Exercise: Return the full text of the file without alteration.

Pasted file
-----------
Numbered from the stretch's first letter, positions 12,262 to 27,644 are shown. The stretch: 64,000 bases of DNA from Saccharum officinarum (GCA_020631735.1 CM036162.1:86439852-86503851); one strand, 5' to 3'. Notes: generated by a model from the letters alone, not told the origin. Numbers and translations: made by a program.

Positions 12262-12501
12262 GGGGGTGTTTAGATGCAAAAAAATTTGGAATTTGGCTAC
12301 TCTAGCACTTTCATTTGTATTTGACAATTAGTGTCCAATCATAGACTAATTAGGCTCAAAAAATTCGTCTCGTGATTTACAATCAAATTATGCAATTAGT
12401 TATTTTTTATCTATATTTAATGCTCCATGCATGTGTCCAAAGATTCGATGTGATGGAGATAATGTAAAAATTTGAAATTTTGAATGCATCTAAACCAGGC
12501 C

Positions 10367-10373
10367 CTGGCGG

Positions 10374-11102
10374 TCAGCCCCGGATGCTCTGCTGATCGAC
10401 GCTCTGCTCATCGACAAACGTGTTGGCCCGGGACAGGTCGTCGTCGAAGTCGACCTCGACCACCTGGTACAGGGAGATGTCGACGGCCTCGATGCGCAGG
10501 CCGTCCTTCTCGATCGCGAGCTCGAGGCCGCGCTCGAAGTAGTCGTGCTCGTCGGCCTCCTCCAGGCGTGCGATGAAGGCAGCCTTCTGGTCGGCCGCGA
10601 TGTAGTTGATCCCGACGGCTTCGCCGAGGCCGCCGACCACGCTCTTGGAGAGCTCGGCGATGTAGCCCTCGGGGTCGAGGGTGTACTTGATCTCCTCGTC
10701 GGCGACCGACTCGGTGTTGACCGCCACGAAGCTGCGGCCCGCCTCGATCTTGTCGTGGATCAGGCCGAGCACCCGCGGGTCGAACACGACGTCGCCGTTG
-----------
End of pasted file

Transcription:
Numbered from the stretch's first letter, positions 12,262 to 27,644 are shown. The stretch: 64,000 bases of DNA from Saccharum officinarum (GCA_020631735.1 CM036162.1:86439852-86503851); one strand, 5' to 3'. Notes: generated by a model from the letters alone, not told the origin. Numbers and translations: made by a program.

Positions 12262-12501
12262 GGGGGTGTTTAGATGCAAAAAAATTTGGAATTTGGCTAC
12301 TCTAGCACTTTCATTTGTATTTGACAATTAGTGTCCAATCATAGACTAATTAGGCTCAAAAAATTCGTCTCGTGATTTACAATCAAATTATGCAATTAGT
12401 TATTTTTTATCTATATTTAATGCTCCATGCATGTGTCCAAAGATTCGATGTGATGGAGATAATGTAAAAATTTGAAATTTTGAATGCATCTAAACCAGGC
12501 C

Positions 10367-10373
10367 CTGGCGG

Positions 10374-11102
10374 TCAGCCCCGGATGCTCTGCTGATCGAC
10401 GCTCTGCTCATCGACAAACGTGTTGGCCCGGGACAGGTCGTCGTCGAAGTCGACCTCGACCACCTGGTACAGGGAGATGTCGACGGCCTCGATGCGCAGG
10501 CCGTCCTTCTCGATCGCGAGCTCGAGGCCGCGCTCGAAGTAGTCGTGCTCGTCGGCCTCCTCCAGGCGTGCGATGAAGGCAGCCTTCTGGTCGGCCGCGA
10601 TGTAGTTGATCCCGACGGCTTCGCCGAGGCCGCCGACCACGCTCTTGGAGAGCTCGGCGATGTAGCCCTCGGGGTCGAGGGTGTACTTGATCTCCTCGTC
10701 GGCGACCGACTCGGTGTTGACCGCCACGAAGCTGCGGCCCGCCTCGATCTTGTCGTGGATCAGGCCGAGCACCCGCGGGTCGAACACGACGTCGCCGTTG